|CHPS||EE 1.0 Prereq.: 8 pts.; EE 1.1: up to 40 pts.|
|GGlobes||220.127.116.11: up to 180 pts.|
|BDCv4||EA Minimum energy performance: Prereq.;
Optimize energy performance, Op 1: up to 18 pts. (Healthcare 20 pts., Schools 16 pts.)
|BDCv4.1||EA Minimum Energy Performance: Prereq.;
Optimize Energy Performance, Op 1: up to 18 pts. (Healthcare 20 pts., Schools 16 pts.)
|NDv4||GIB Minimum building energy perf.: Prereq.; GIB Optimize building energy per.: up to 2 pts.|
Concrete masonry can harvest site energy using passive solar designs and decrease the size of HVAC systems. It has high thermal mass and specific heat, providing very effective thermal storage. The result is a beneficial lag between peak heating and cooling loads and outside temperature peaks, thereby delaying needed heating or cooling and lowering associated energy demand.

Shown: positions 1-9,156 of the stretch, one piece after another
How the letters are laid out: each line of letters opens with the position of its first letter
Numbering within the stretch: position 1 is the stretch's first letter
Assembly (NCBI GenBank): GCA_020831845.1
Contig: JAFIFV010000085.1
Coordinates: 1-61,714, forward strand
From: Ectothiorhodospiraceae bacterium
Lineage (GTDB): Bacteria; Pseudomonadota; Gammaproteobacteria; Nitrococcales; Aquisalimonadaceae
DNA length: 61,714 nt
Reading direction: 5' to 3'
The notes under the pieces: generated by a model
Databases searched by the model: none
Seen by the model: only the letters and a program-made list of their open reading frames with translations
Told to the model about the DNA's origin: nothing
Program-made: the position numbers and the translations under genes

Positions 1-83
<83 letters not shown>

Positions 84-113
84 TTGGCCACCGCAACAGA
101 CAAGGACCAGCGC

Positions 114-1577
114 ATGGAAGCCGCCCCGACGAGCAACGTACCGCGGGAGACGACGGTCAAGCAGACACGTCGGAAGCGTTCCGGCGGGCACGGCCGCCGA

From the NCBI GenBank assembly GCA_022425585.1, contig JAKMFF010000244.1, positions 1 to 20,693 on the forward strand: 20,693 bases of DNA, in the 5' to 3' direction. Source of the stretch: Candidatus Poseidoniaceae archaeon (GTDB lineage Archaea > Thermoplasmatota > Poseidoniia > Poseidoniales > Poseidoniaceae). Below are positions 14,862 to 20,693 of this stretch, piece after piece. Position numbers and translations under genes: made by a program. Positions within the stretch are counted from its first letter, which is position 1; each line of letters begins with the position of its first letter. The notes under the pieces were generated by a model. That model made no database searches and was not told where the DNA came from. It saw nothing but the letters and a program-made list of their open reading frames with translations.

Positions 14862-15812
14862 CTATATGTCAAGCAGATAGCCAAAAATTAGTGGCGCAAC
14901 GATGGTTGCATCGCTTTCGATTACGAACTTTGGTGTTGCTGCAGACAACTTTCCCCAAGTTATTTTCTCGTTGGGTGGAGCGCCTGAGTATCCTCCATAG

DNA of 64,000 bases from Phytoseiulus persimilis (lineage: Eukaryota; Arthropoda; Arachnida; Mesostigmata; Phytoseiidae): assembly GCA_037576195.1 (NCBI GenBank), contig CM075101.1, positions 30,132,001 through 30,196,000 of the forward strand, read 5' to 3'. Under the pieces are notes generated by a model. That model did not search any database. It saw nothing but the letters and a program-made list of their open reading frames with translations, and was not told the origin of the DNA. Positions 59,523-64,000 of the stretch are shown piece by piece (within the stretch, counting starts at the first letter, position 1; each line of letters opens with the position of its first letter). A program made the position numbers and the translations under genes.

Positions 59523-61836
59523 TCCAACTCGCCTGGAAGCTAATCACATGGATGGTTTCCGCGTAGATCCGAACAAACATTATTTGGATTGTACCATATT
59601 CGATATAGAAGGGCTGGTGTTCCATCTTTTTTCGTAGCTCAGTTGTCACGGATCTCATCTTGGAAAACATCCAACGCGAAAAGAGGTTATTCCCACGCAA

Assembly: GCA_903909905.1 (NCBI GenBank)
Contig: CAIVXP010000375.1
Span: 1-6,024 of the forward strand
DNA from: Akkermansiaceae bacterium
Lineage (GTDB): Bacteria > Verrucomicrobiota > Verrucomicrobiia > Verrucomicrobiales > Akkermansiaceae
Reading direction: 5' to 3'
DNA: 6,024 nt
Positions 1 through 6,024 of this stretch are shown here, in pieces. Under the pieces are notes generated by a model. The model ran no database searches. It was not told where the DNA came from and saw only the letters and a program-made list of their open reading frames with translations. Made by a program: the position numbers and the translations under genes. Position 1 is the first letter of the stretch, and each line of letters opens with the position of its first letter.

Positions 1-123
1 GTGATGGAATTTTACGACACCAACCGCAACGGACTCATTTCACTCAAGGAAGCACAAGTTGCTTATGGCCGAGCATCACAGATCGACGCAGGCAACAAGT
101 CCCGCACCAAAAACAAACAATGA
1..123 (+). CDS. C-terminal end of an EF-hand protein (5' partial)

Interior walls act as heat-sinks to moderate indoor temperature swings, further reducing heating/cooling loads. Whole-building analysis programs capable of projecting a building's energy use and cost based on an hour-by-hour simulation can accurately model concrete masonry's thermal mass and predict associated savings.
Concrete masonry's thermal mass is a resiliency feature and a potential for thermal storage walls.
The California Energy Code recognizes the value of heavy mass walls (with concrete masonry units (CMU) in its definition); for most metro areas in Southern California, no insulation is required..
Please see California Energy Code References, a quick reference guide to concrete masonry in the energy code.